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Sunburn — The morning read of what’s hot in Florida politics — 6.3.19

The outrage alarms ring so often that it’s understandable if, for the most part, you’ve tuned them out.

It’s understandable if you haven’t canceled your Netflix account because the streaming giant is threatening to no longer produce content in Georgia after a “heartbeat” abortion bill was enacted. You don’t live in Georgia. You don’t work in Hollywood.

And you like “The Crown” too much to cancel your subscription.

It’s understandable if you weren’t paying attention to the recent racially-charged comments by Sen. Dennis Baxley, who is alarmed by declining birthrate of white Europeans.

That’s just ol’ Dennis being Dennis, amirite?

Plus, he represents a Senate district comprised of Marion, Lake and Sumter Counties, which most Floridians drive through, rather than drive to.

Baxley has said a lot of other dumb, racist sh*t, which has led to two results: zero repercussions for Baxley, but also zero movement for his ideas.

If Baxley has a simpatico in the Florida House, it’s Rep. Mike Hill of Pensacola, the past president of the Northwest Florida Tea Party, who first came to the House via a special election in 2013 to House District 2.

Hill vacated that seat to run for state Senate three years later. He lost the GOP primary to the current officeholder, Doug Broxson. Hill came back in 2018 to win House District 1, the seat he now holds.

This past week, Hill set off the outrage alarms when he joked and laughed about a constituent’s comment that gay people should be put to death. His actions have drawn harsh backlash from across the state.

To hear the exchange, click on the image below:

House Speaker José Oliva, in a statement released with state Rep. Chris Sprowls, declared, “Such callous indifference to an outrageous question is unacceptable, runs contrary to our founding principles, and in no way reflects the beliefs of the Florida House.”

Republican Party of Florida chairman Joe Gruters, also a state Senator from Sarasota, issued a statement declaring, “I am horrified by what I just heard, hate of any kind cannot be tolerated, Mike Hill should immediately apologize.”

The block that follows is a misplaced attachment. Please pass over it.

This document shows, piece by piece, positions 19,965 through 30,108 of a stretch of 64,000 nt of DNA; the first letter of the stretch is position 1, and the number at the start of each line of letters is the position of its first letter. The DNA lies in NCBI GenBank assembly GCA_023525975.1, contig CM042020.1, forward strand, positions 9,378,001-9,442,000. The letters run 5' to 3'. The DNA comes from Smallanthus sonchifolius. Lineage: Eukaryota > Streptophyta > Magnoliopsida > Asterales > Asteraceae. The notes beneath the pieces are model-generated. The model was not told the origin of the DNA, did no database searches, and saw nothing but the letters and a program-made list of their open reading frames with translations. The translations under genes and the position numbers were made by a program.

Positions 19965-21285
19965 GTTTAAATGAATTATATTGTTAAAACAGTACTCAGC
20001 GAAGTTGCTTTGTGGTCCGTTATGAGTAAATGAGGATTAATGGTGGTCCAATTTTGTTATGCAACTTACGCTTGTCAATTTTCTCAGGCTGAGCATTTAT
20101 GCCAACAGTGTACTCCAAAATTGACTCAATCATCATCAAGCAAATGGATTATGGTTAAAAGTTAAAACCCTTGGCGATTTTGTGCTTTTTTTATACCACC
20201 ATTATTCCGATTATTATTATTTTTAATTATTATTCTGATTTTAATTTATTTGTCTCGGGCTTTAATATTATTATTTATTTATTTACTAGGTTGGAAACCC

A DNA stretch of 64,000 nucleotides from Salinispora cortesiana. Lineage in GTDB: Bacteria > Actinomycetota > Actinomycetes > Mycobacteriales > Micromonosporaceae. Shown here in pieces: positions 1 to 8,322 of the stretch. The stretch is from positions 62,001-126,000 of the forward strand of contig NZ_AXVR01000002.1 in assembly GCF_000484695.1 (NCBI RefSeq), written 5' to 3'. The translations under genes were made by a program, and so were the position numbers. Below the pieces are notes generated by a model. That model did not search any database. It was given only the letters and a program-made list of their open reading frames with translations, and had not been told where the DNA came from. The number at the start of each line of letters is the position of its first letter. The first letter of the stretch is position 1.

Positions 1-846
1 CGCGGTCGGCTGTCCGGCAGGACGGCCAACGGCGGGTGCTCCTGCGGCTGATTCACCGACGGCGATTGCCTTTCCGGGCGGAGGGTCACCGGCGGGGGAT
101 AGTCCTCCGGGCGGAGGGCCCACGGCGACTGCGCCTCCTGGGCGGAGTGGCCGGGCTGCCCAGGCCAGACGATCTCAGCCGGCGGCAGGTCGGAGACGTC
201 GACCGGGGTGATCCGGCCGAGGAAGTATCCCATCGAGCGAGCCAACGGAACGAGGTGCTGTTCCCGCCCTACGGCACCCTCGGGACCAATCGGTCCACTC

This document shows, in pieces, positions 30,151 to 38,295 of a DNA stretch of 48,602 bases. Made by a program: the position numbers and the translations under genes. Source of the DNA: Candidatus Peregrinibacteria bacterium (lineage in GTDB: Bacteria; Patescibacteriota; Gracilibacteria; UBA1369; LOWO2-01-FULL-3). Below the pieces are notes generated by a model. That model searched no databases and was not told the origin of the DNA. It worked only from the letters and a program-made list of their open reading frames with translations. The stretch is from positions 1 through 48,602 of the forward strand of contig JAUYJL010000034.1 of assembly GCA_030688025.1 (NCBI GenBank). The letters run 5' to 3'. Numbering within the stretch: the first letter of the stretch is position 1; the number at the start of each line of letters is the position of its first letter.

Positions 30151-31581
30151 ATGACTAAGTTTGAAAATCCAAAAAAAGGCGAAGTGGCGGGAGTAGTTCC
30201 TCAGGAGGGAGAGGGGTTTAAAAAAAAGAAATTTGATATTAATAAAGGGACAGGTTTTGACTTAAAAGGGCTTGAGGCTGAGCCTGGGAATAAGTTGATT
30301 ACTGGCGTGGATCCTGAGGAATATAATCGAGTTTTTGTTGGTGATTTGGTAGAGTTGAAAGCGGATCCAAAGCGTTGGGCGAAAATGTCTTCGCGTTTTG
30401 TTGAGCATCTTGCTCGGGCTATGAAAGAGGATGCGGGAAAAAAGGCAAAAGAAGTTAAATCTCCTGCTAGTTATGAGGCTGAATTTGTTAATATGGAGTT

Rather than apologize, Hill has doubled-down on his position, linking criticism of it to his support for anti-abortion legislation.

Abortion. Homophobia. Racism. It’s a three-alarm outrage fire.

Of course, Hill won’t resign, as many critics of him are demanding. He probably won’t even apologize. Eventually, the alarms will no longer sound, or perhaps more likely, will be sounded about some new outrage.

But this is why Hill should not escape from this situation unscathed … this is why Oliva, Sprowls, Paul Renner, Ron DeSantis, Bill Galvano, and other Republicans should do something about Hill.

Hill is screwing up your game.

This past Legislative Session was, without a doubt, the most consequential of this decade. I’ve spent the last month moderating post-Session forums and Tiger Bays, appearing on TV and radio shows, and writing about What. Just. Happened. during the 2019 Session and it is all so significant — so consequential — it is nearly impossible to get your arms around all of it.

Major, game-changing legislation, like HB 5, which dramatically changes the statewide initiative process, was barely discussed at a legislative wrap-up session I moderated on Friday for the Greater Tampa Chamber of Commerce.